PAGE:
Friday, April 20, 2012

Poetry Friday: Tropical Secrets

Tropical Secrets: Holocaust Refugees in Cuba Margarita Engle

Islands belong to the sea,
not the earch.

All around me
the world is blue.

Above, more blue,
like a hot, melting star.

Music is the only part
of Cuba's heated air

that feels like something
I can breathe.

Regular readers know I am a huge fan of Margarita Engle's verse novels. Each one deals with some aspect of Cuban history and is told in multiple voices. In this one, the main voice is Daniel, a Jewish teenager from Berlin, whose parents could only afford to get one person out, him. They said they'd meet him in New York, but his ship wasn't allowed to land in New York and ended up in Havanna. Paloma is a Cuban girl who helps the Quakers with the refugees. Her mother ran off to Paris with another man, her father charges huge fees and bribes for entry visas and then sometimes rejects the ship anyway. Her father has a few poems, too. The last voice is David, an old Ukranian Jew who fled to Cuba decades before.

It's the story of David trying to come to grips with life on a tropical island, his hope that he'll see his parents again, his growing knowledge that he probably won't. It's the story of Paloma coming to terms with the sins of her father. It's the story of their friendship.

It's a slight book, both in page count and also because of the verse format, but instead of leaving holes in the story, it makes it uncluttered and it never feels like there's too much going on. We just get brief glimpses into the lives of these people as they try to make sense of a world gone crazy. Engle's poetry really shines when describing Cuba-- how it feels, how it sounds, what it looks like. It helps make Daniel's initial disorientation all the more real, but we also see how he falls in love with the island.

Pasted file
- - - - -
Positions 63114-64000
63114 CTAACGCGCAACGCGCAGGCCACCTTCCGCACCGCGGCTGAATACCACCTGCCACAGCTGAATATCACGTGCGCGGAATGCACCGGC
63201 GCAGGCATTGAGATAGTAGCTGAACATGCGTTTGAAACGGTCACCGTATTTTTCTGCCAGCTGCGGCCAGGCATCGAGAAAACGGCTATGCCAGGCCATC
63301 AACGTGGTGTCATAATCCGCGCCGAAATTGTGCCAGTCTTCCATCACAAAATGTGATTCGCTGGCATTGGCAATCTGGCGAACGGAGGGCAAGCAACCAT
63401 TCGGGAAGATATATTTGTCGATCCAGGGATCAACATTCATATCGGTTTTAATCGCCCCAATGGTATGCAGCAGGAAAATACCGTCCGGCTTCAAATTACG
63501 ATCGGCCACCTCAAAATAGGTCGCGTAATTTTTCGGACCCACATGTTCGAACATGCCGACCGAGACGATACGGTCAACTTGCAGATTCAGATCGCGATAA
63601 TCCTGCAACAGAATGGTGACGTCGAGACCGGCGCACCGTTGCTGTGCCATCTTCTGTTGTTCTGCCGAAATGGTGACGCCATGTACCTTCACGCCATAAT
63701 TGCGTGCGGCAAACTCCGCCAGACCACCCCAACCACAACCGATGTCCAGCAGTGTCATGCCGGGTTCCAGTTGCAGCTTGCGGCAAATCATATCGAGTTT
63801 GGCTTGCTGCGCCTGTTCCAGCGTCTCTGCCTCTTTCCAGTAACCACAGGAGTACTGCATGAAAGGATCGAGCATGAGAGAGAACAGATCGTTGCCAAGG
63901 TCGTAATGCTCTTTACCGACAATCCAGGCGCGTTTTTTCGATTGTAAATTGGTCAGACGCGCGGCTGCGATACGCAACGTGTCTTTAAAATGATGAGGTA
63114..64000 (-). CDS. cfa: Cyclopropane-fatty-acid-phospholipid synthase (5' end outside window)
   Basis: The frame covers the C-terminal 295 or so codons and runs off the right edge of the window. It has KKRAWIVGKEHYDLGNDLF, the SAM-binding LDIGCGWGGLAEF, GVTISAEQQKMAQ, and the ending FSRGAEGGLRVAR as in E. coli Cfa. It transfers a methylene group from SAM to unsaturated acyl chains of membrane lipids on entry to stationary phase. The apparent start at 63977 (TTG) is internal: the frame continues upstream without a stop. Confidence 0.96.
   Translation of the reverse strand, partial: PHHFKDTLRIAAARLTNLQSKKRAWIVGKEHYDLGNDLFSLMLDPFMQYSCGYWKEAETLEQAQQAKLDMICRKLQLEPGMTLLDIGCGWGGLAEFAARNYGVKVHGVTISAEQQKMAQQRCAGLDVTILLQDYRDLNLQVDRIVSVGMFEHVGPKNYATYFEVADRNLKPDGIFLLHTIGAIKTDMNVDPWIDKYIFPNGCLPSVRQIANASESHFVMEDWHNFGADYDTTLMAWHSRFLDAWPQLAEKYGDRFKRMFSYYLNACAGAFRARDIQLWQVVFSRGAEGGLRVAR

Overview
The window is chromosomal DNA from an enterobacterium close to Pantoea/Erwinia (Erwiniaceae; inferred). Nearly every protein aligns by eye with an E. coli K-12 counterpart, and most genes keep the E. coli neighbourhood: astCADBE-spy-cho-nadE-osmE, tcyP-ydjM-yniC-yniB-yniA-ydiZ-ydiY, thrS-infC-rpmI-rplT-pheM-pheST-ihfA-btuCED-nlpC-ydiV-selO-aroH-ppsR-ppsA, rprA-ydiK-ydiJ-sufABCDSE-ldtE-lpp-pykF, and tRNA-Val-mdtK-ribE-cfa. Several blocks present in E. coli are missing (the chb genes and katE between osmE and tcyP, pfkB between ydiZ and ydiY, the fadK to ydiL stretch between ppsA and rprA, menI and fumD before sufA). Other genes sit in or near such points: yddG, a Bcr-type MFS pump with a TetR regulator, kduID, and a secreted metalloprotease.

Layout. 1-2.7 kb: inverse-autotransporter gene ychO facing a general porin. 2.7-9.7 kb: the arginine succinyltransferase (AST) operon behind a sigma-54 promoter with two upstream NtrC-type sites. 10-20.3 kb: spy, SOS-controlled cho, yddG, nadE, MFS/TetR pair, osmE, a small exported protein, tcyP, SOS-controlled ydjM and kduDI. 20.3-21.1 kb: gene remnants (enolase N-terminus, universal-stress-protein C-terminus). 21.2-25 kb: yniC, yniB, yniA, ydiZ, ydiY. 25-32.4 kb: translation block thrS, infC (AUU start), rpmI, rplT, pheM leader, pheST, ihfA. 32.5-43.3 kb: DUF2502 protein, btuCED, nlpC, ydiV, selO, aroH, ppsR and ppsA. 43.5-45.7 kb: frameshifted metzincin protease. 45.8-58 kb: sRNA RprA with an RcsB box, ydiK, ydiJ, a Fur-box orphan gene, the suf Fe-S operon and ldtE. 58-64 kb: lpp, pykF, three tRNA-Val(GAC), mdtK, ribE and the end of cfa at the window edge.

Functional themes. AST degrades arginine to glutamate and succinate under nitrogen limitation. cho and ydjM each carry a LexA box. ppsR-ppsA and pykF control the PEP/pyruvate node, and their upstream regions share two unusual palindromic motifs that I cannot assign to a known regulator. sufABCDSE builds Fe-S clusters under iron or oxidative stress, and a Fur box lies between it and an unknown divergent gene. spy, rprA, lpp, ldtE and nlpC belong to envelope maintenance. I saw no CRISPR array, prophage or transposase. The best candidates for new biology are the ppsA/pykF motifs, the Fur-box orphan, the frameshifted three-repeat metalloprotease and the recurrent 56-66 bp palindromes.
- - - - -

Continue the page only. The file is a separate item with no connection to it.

It's also different than many of the WWII/Holocaust books out there. This is the first time I've read about the Jewish refugees in Cuba and it's not a part of the diaspora that is well covered, even in Jewish circles.

It's more personal and less sweeping than some of her other books and I recommend it.

Today's Poetry Friday round up is over at Random Noodling. Be sure to check it out!

Book Provided by... my local library

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3 comments:

Diane Mayr said...

I look forward to reading this one. Thanks for the introduction.

Ruth said...

This sounds fascinating. I'm putting it on my wish list.

Myra Garces-Bacsal from GatheringBooks said...

I borrowed this book from our library, hoping to feature it during our novel-in-verse theme, but I never got around to finishing it. Your review makes me want to borrow the book yet again from our library. :) I'm looking forward to meeting Margarita in person here as she visits Singapore for the Asian Festival of children's content this May. :)